Enterprise Playability, Gamification

The Cocaine Thing

cocaine_iconSo this is apparently a thing: Video games tap into the same pleasure centers in the brain that are affected by cocaine. It’s true. There are studies and stuff. Even books.

So it seems like a good idea to do something awesome with that information. Why not use that ever-so-simple fact to inspire better enterprise software? Seems like a natural enough progression. If we really want to engage users, we should learn lessons from cocaine dealers. We should treat our users like cocaine users (in a good way, of course).

Full disclosure: I’ve never sold cocaine. Turns out I’ve never even used it (I only recently moved to LA). So the following ideas are pretty much sourced from movies, not real life. But how different can they be?

Here are eight lessons we can learn from cocaine dealers:

  1. The first one’s always free
    Give users their first reward for doing little or nothing at all. The first reward should be just for showing up. Even if users haven’t signed in yet, they should feel like you already appreciate them, and have lots of rewards to give them.
  2. The next score should always be within reach
    It should always be clear to users how they will get their next reward, and the tasks needed to get that reward should never feel like too much work.
  3. It will take more and more to satisfy the jones over time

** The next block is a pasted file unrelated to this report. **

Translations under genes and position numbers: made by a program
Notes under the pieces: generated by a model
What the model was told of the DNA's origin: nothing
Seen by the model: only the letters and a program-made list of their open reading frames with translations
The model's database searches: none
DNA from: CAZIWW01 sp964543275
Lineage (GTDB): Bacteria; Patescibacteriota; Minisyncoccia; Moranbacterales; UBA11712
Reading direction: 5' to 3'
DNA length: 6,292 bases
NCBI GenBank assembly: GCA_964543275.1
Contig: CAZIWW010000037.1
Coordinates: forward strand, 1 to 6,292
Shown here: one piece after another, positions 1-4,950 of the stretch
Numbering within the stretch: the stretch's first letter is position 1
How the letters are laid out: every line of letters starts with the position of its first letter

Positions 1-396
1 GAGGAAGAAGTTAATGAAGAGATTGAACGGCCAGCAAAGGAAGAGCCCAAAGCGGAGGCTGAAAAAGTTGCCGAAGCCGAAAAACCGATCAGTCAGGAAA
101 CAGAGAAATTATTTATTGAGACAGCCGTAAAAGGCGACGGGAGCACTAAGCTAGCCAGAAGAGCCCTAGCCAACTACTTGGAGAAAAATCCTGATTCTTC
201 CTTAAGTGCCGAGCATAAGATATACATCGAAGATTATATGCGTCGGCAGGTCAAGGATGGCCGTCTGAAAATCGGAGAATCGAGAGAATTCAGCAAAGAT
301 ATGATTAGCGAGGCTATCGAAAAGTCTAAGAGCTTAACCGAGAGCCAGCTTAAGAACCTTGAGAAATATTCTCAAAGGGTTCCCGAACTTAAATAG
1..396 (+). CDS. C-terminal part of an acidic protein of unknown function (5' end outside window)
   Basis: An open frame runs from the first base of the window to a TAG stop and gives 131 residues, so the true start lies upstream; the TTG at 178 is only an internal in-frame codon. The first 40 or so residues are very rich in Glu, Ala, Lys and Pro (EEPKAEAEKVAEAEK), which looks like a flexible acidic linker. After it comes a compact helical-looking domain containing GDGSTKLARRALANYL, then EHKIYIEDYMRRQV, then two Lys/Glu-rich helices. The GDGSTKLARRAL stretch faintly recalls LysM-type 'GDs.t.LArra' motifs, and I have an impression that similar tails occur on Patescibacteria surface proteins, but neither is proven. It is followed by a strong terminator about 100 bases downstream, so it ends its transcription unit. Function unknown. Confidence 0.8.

Bigger and bigger achievements should always be just down the road. The same bonus for showing up won’t satisfy users every time. They need to feel like they’ve done more, and are being rewarded for more, each time. Balance this with number two, above.
  4. If we do not satisfy the jones, our users will crash out
    If a user can’t score, that user won’t come back. That user will disengage and wander off, and re-engaging that user will be exceedingly difficult.
  5. Users in a crisis will not be loyal to your brand
    Again, if a user can’t score, that user won’t come back. That user will go to someone else, someone who provides the rewards they are looking for. If you are not helping your users get what they need, they will find someone who does.
  6. Users need you, and will come to you
    You help users get what they want. You make their misery tolerable. You are what they think about when you are not around. If those things are not true, you are not selling cocaine (or anything like it). If they are true, users will keep on coming back to you.
  7. Users won’t always keep reasonable hours
    Availability, reliability, and ubiquity are must-haves in your industry. Your users will be thinking about you at all hours, and will seek rewards whenever the thought crosses their minds. You must be there for them at all times.
  8. Users party in all kinds of places
    Wherever your users go, you need to be ready to support them. Be there for them at work, at home, and everywhere. Let them get their fix anywhere they go. Always be there for them, and always be ready to party.

Too much of a stretch? Maybe. Maybe not. But engaging users, and designing a user experience that keeps users coming back, is not easy. This is probably just what you need.

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